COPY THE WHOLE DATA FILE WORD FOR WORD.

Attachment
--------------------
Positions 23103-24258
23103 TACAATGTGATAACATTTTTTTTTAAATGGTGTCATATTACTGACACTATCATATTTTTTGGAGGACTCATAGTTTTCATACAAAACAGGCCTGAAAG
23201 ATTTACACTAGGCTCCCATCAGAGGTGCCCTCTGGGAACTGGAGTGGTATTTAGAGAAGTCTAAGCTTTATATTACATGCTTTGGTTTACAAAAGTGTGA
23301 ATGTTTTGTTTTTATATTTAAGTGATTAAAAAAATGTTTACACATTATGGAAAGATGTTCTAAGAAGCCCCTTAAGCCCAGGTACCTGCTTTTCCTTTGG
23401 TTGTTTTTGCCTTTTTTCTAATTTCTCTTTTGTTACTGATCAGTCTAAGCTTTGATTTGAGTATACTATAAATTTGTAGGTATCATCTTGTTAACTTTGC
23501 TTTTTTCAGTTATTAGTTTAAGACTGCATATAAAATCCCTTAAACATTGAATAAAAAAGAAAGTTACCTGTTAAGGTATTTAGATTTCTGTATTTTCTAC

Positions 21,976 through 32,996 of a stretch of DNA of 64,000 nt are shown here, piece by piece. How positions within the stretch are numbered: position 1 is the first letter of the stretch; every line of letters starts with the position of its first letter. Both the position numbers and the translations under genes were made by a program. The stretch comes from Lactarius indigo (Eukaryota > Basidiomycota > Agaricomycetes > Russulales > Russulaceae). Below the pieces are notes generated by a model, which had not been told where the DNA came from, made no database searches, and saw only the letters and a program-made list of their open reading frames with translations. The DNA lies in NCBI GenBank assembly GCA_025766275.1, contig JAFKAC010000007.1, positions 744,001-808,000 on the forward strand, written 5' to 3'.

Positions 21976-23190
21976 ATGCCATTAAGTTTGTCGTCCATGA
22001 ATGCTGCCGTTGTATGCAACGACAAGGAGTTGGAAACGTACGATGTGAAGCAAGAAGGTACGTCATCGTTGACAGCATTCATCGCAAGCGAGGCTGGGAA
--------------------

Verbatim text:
Positions 23103-24258
23103 TACAATGTGATAACATTTTTTTTTAAATGGTGTCATATTACTGACACTATCATATTTTTTGGAGGACTCATAGTTTTCATACAAAACAGGCCTGAAAG
23201 ATTTACACTAGGCTCCCATCAGAGGTGCCCTCTGGGAACTGGAGTGGTATTTAGAGAAGTCTAAGCTTTATATTACATGCTTTGGTTTACAAAAGTGTGA
23301 ATGTTTTGTTTTTATATTTAAGTGATTAAAAAAATGTTTACACATTATGGAAAGATGTTCTAAGAAGCCCCTTAAGCCCAGGTACCTGCTTTTCCTTTGG
23401 TTGTTTTTGCCTTTTTTCTAATTTCTCTTTTGTTACTGATCAGTCTAAGCTTTGATTTGAGTATACTATAAATTTGTAGGTATCATCTTGTTAACTTTGC
23501 TTTTTTCAGTTATTAGTTTAAGACTGCATATAAAATCCCTTAAACATTGAATAAAAAAGAAAGTTACCTGTTAAGGTATTTAGATTTCTGTATTTTCTAC

Positions 21,976 through 32,996 of a stretch of DNA of 64,000 nt are shown here, piece by piece. How positions within the stretch are numbered: position 1 is the first letter of the stretch; every line of letters starts with the position of its first letter. Both the position numbers and the translations under genes were made by a program. The stretch comes from Lactarius indigo (Eukaryota > Basidiomycota > Agaricomycetes > Russulales > Russulaceae). Below the pieces are notes generated by a model, which had not been told where the DNA came from, made no database searches, and saw only the letters and a program-made list of their open reading frames with translations. The DNA lies in NCBI GenBank assembly GCA_025766275.1, contig JAFKAC010000007.1, positions 744,001-808,000 on the forward strand, written 5' to 3'.

Positions 21976-23190
21976 ATGCCATTAAGTTTGTCGTCCATGA
22001 ATGCTGCCGTTGTATGCAACGACAAGGAGTTGGAAACGTACGATGTGAAGCAAGAAGGTACGTCATCGTTGACAGCATTCATCGCAAGCGAGGCTGGGAA